What Challenges Are SMEs Encountered With When Writing Technical Documentation 

There are additional challenges SMEs cannot easily avoid.

1. Content needs to be reusable

SMEs must be able to identify the content they can reuse and have to write content while keeping reuse in mind.

2. Content needs to be translation ready

Content should be concise and consistent to facilitate the translation process. Minimalism should be favored – a principle often hard to digest for SMEs, who could think that the more material the better.

3. Content has to fit the brand messaging

The technical documentation created should be consistent with the message the company wants to send its audience. This includes using the appropriate terminologies and tone of voice. These elements will help build a strong relationship with customers.

As opposed to technical writers, subject matter experts do not always have access to these guidelines, or they do not know where to find them. This explains why content created by SMEs needs to be reviewed by technical writers before publication.

The Benefits of Working With a Living Style Guide

In order to enhance SME contribution to content creation, it is critical to assist them with a set of rules.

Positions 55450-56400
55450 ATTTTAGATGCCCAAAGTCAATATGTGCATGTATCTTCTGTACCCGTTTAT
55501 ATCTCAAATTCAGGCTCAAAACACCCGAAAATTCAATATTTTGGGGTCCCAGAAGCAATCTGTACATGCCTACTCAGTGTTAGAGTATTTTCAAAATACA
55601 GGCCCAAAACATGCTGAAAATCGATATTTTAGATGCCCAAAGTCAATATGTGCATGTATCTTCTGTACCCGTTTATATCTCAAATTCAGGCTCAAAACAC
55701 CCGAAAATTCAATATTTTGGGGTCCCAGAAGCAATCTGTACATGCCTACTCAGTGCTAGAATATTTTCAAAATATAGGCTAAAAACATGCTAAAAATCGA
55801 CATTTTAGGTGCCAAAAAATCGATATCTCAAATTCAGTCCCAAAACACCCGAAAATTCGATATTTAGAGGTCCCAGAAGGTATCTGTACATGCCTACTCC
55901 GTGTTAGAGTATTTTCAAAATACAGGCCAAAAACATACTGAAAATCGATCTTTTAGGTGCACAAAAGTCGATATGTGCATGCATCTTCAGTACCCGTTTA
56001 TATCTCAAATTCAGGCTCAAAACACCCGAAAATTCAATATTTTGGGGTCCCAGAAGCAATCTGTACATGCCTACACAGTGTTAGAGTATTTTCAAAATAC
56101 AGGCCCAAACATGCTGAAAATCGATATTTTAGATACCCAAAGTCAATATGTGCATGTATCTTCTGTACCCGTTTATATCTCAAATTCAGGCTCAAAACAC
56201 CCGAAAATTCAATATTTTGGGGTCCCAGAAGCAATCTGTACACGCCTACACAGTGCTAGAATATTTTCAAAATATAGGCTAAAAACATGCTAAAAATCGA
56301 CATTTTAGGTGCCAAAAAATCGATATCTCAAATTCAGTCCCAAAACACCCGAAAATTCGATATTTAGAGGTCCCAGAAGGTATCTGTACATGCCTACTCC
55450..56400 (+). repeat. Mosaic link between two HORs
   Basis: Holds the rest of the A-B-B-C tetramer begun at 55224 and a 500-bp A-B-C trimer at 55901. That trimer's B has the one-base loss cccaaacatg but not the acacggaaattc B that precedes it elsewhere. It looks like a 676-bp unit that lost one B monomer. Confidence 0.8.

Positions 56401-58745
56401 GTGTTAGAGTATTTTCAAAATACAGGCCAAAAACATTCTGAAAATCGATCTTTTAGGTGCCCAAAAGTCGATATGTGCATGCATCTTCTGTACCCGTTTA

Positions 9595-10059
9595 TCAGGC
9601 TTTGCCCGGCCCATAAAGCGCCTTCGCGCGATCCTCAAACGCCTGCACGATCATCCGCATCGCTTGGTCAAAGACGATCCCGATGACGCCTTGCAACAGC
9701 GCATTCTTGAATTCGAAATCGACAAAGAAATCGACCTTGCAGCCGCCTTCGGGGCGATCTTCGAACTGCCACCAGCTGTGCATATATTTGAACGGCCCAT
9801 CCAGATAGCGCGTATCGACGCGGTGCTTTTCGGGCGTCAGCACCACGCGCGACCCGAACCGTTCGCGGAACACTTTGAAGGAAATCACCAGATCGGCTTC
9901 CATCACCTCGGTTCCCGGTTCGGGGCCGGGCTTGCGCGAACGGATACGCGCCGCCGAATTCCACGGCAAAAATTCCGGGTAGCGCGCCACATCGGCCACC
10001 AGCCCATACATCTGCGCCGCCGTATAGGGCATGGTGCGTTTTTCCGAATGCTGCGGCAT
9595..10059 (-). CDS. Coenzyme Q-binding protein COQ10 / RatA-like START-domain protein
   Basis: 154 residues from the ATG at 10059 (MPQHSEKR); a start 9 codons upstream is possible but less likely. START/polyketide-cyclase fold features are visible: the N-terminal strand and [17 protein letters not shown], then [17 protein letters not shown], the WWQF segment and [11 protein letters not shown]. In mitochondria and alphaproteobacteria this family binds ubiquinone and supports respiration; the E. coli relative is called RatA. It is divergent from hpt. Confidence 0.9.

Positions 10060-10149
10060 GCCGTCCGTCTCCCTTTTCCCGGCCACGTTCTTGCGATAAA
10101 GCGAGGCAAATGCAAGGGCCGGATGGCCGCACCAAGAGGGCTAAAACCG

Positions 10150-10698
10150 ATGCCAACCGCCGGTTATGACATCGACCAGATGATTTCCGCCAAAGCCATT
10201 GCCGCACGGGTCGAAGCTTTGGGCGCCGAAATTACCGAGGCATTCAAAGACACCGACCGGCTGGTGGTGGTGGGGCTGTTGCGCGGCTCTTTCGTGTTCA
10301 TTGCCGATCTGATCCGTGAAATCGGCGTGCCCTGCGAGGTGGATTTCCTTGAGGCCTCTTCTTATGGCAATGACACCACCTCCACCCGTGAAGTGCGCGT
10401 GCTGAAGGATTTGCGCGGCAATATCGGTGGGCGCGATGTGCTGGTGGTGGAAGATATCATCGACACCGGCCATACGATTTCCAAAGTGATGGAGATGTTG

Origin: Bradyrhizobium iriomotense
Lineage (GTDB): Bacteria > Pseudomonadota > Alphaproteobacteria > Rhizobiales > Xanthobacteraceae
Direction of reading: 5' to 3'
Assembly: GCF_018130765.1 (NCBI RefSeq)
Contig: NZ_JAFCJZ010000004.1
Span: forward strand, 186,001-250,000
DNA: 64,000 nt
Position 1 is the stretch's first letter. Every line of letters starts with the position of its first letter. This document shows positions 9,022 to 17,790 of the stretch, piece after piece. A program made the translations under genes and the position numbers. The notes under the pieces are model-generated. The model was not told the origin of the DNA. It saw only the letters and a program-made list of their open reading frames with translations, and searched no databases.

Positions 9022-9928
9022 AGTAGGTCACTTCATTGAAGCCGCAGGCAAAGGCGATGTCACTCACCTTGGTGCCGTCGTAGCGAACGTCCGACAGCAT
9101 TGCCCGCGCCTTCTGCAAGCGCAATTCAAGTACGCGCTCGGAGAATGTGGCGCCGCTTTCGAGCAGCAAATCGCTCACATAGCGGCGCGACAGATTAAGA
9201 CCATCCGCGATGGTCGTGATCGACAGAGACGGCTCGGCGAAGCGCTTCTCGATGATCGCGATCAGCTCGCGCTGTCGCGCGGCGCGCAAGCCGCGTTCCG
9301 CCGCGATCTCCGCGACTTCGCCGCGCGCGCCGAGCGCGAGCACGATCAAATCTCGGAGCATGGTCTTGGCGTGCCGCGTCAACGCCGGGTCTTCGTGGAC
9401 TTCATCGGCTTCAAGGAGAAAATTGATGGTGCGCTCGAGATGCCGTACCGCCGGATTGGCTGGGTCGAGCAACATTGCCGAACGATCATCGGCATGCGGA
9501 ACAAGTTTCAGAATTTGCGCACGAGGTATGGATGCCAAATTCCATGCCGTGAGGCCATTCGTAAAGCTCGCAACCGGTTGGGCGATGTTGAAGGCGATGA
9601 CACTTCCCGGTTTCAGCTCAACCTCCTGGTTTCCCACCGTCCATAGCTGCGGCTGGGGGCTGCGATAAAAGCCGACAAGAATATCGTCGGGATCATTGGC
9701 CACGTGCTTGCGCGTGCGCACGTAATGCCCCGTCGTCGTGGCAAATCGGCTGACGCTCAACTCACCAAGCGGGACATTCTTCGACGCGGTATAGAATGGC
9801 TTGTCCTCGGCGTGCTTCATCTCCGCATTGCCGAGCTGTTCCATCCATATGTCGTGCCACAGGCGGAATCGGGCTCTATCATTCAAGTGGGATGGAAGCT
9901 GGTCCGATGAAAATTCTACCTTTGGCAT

First, by maintaining a style guide.

  • Defining a tone and what emotion you want to evoke (trust, security, happiness)
  • DOs and DON’Ts (grammar rules, spelling, sentence length)
  • Define rules for content reusability

Then, maintain a terminology database

  • Define words to use and words not to use
  • Define a unique meaning for every technical name

Once these rules are in place, it is important to ensure SMEs actually follow them, otherwise the time and effort invested in their creation would have been a complete waste.

This Is Why Congree Exists

Congree is a tool that works in confluence with IXIA CCMS Web. This tool knows your company’s entire style guide, regardless of the format it is written in (PDF, confluence page, written form).  It also knows your entire terminology.

With this information integrated, Congree can advise users in real-time if any of the content being drafted contradicts the styling guide and/or terminology database of the company. It also features detailed information about what the user should do next, explanations on what is wrong and how it could be done correctly, and improvement suggestions, which makes it living and interactive. The tool is equipped with an indicator of the quality level of the documentation according to the guidelines that evolve as you go.

As they step up into their role to contributing more content, subject matter experts need guidance. This frame can be materialized with a style guide and a terminology data base. But those can’t work if SMEs won’t follow them. With the Congree tool, this could not be a concern anymore.

This blog was originally presented as an IXIAtalks webinar by Philipp Baur, Keith Schengili-Roberts and Sydney Jones. You can find the webinar here.